Florida Gov. Ron DeSantis: ‘We need somebody that can lead’

Author: CBS NEWS
Published: Updated:
FILE – Republican presidential candidate Florida Gov. Ron DeSantis speaks during a campaign event, Tuesday, May 30, 2023, in Clive, Iowa. (AP Photo/Charlie Neibergall, File)

MIAMI — Florida Gov. Ron DeSantis said he’s ready to present his vision for the country during the third and final Republican primary presidential debate being held in Hialeah.

The governor made his comments to CBS News Miami while arriving at the Adrienne Arsht Center for the Performing Arts, which is hosting the event at 8 p.m. 

“We have a little bit fewer people so hopefully we’ll get more time to talk about what’s going on,” DeSantis said. “I think it will be a good debate; it seems like it’s a good setup.”

At least 1,700 people are expected to attend the event inside the Knight Concert Hall, at 1300 Biscayne Boulevard. In addition to DeSantis, the candidates that will take the stage are former New Jersey Gov. Chris Christie, former U.N. Ambassador and South Carolina Gov. Nikki Haley, South Carolina Sen. Tim Scott and businessman Vivek Ramaswamy.

Foreign policy and the Israel-Hamas war are expected to be prominent during the primary debate, as the narrowing field of candidates seeks to cut into Donald Trump’s lead without being able to challenge the former president in person. 

Trump has scheduled a competing rally that will be held in Hialeah with the former president expected to take his stage around 7 p.m.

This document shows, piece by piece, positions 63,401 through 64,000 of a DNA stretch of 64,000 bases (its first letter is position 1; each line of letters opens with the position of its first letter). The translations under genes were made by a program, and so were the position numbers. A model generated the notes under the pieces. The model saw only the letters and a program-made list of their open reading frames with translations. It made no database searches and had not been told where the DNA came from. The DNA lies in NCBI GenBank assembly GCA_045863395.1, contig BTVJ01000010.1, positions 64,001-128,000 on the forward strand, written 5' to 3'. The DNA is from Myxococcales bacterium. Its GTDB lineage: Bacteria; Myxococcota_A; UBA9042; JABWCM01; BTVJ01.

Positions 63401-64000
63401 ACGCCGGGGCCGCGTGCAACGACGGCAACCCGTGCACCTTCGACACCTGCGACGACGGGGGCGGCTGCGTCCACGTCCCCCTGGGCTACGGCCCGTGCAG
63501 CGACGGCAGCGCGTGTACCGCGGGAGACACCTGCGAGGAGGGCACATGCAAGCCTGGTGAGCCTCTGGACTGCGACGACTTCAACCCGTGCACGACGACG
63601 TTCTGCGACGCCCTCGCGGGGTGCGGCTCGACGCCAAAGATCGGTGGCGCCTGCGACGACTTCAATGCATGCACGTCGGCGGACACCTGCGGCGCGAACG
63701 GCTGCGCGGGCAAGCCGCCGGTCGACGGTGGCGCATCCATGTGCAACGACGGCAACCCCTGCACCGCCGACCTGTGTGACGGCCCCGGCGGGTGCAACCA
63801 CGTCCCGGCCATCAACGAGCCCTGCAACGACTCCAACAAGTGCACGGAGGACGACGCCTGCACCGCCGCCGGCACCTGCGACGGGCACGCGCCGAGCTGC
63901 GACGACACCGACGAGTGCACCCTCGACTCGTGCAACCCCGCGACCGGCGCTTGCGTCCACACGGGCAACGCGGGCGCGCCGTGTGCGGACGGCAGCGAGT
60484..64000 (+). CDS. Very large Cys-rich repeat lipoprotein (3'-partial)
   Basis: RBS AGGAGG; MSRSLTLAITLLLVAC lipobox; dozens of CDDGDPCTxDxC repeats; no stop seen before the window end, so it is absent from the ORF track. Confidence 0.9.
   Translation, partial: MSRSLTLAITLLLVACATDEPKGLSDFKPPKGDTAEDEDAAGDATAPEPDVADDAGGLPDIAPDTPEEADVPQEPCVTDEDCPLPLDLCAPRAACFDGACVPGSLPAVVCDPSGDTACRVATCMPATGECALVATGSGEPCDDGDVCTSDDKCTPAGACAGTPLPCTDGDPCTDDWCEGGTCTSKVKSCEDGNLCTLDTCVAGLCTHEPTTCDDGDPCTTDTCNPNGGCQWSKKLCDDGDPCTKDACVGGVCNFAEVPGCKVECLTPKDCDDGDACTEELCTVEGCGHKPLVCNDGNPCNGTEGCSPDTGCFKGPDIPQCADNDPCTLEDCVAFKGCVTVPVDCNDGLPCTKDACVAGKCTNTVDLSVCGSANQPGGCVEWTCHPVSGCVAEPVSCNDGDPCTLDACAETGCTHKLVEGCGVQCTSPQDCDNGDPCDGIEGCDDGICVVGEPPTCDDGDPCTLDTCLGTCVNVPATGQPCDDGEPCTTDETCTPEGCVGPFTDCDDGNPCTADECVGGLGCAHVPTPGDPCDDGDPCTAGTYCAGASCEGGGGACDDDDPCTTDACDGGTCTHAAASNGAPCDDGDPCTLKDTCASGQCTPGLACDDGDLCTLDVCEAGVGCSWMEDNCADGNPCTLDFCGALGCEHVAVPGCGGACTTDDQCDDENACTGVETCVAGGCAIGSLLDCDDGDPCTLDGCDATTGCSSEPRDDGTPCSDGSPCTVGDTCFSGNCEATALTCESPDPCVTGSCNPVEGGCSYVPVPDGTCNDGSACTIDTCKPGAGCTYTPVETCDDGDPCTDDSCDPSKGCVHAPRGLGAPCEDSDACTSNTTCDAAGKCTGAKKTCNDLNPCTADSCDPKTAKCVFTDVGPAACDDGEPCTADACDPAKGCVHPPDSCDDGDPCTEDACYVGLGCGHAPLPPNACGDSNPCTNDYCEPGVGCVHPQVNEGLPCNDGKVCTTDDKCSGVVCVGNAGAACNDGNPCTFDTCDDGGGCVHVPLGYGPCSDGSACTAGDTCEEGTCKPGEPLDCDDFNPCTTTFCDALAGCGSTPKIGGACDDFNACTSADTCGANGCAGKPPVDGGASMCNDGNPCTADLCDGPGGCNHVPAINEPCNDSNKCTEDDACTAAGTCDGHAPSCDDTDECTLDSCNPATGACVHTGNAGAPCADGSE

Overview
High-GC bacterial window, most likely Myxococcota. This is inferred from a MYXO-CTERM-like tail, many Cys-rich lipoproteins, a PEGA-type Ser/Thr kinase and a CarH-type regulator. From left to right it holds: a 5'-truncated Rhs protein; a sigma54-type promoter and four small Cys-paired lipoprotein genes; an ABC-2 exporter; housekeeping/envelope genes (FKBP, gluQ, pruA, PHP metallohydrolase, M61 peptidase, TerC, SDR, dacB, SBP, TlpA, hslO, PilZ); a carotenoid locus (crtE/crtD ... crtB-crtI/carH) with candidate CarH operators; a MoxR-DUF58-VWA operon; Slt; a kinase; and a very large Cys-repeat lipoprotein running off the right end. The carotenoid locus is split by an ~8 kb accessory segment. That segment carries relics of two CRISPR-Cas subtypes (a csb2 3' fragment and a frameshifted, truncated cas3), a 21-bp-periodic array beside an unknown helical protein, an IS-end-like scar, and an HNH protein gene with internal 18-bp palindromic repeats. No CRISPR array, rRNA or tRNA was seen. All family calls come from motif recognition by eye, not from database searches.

DeSantis has struggled to break out of Trump’s shadow although he has been regarded previously as the best Republian who could mount the most serious challenge to the former president.

DeSantis did not mention Trump during his brief remarks to CBS News Miami but said the one point he wants to project during the debate was the need for leadership.

“We need to reverse the decline of this country (and) we need somebody that can lead,” he said. “We have a deficit of leadership right now and I’ll be the guy to get that done.”

With voting set to start in leadoff Iowa in January, no one has thus far been able to shake Trump’s dominance of the Republican primary. Many of the candidates have gone after each other hoping to break out as a viable alternative to the former president, emphasizing their differences on foreign policy but also ripping Trump for his criticisms of the Israeli prime minister and claims that a group attacking Israel was “very smart.”

The Associated Press contributed to this report.

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